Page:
My first reaction to the Conor McGregor incident on Thursday in Brooklyn is to call BS. I’ve watched enough so-called backstage incidents at WWE events that I’m not surprised when stuff like this happens. Now that charges have been filed, it’s up to UFC president Dana White to immediately part ways with McGregor. Otherwise, I’m suspicious about everything coming out of this story.
But this brings up a much larger issue, and one unfortunately not confined to sports coverage.
So-called press conferences have been turned into social gatherings and have brought out some of worst types of personalities.
Rather than a press conference being an opportunity to conduct interviews, answer questions from legitimate sources seeking legitimate answers to legitimate questions, these events have now been defaulted into a chance to exploit. sell and otherwise manipulate potential consumers or purveyors to conjure up the most ridiculous of theories or stories.
According to multiple sources, the people involved in this skirmish in the bowels beneath the Barclays Center were so-called "credentialed journalists" representing a website promoting McGregor.
The distribution of press credentials to the most unworthy of people, the blurring of the line between actual, factual journalism and the nonsense spewed forth on websites designed with nothing more than for the purpose and creating shocking "stories" generating click-bait and retweets. This is the world we live in.
I know this is going to make me sound like a sour old man, and maybe I am to some degree, but I've seen enough circus clowns and heard enough carnival music to know when the illusion of what's real is actually more dangerous than reality itself.
Did the UFC really take a page from the playbook of WWE? Was all of this just a work to promote a future fight card and to keep the UFC relevant this weekend with WrestleMania likely to steal the thunder from the mixed martial arts organization?
Even if UFC president Dana White formally went on television today, this moment, to announce that McGregor was suspended or fired from the company, would we as consumers not think back to other so-called "firings" on WWE television programs?
I've watched wrestling personalities "get fired" on national television, and then appear back on that same program the following week.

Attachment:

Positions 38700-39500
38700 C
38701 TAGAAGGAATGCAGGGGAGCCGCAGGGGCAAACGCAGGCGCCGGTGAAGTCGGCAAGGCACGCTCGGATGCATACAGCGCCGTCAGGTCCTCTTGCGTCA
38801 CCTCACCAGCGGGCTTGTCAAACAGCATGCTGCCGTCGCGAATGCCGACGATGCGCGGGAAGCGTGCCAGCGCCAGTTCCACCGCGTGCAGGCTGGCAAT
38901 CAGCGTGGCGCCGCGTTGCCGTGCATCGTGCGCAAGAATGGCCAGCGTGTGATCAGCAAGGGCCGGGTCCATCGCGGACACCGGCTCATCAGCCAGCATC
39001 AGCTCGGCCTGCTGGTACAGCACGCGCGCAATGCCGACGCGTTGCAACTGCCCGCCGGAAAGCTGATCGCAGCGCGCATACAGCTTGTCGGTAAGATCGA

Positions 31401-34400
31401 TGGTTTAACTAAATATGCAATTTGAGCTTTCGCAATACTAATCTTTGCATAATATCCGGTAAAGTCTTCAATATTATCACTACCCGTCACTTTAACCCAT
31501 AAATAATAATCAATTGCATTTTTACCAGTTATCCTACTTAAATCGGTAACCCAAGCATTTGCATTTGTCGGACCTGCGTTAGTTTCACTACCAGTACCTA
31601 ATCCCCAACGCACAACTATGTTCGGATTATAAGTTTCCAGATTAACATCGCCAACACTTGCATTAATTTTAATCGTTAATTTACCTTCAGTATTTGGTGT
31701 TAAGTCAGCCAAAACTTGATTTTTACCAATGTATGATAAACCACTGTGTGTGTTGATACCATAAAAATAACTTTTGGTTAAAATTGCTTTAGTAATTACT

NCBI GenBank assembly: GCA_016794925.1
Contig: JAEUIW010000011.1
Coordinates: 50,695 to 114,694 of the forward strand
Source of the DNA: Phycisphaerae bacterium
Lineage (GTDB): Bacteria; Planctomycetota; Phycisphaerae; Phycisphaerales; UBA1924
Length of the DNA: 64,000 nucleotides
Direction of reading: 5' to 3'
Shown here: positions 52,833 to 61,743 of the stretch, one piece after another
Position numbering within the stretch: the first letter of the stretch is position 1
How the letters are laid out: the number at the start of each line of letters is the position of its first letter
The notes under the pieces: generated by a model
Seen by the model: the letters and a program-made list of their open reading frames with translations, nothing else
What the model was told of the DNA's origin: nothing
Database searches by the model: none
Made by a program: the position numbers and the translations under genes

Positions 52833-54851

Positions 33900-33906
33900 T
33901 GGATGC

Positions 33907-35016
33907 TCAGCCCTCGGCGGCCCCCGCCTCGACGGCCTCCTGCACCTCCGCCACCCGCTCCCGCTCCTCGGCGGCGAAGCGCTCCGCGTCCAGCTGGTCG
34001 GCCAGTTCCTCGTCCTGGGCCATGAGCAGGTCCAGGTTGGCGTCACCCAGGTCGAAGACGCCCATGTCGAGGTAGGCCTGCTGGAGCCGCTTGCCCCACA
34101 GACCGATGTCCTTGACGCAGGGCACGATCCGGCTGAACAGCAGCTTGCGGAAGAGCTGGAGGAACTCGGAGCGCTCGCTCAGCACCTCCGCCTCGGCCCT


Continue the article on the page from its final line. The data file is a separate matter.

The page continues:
And while one promotion is clearly designed to be a scripted piece of work and is totally performed for the purposes of entertainment only, I'd argue the WWE at least has made it abundantly clear what it is intended to be, and that most of its consumers are well aware of the fictional nature of its characters.
I'd further suggest that if the UFC wants to continue down this path, it diminishes itself of any form of legitimacy.
Things Didn't Go Well for Sergio Garcia
Last year's Masters champion Sergio Garcia has more than cemented his legacy.
By winning one of the most prestigious tournaments in the world, Garcia will never have to question -- or be questioned by anyone for that matter -- his status as one of the best to ever play the game.
But even the best in any business can have a bad day.
Garcia's chances of repeating as Masters champion went right out the window when he fired a 9-over par 81 in Thursday's opening round.
And as bad as that sounds (trust me, it sounds bad), it all came down to the Par 5, 15th hole, otherwise known as Fire Thorn.
Garcia was facing a tough shot from a bit of distance towards the green while needing to clear a pond.
Needless to say, it didn't go well the first time.
Nor the second, nor the third, nor the fourth or fifth time.
The 13 scored by Garcia on the par 5, 15th hole is tied for the highest score ever recorded on a hole in the Masters.
Oh yeah, for the record, Jordan Spieth leads the tournament heading into the second day.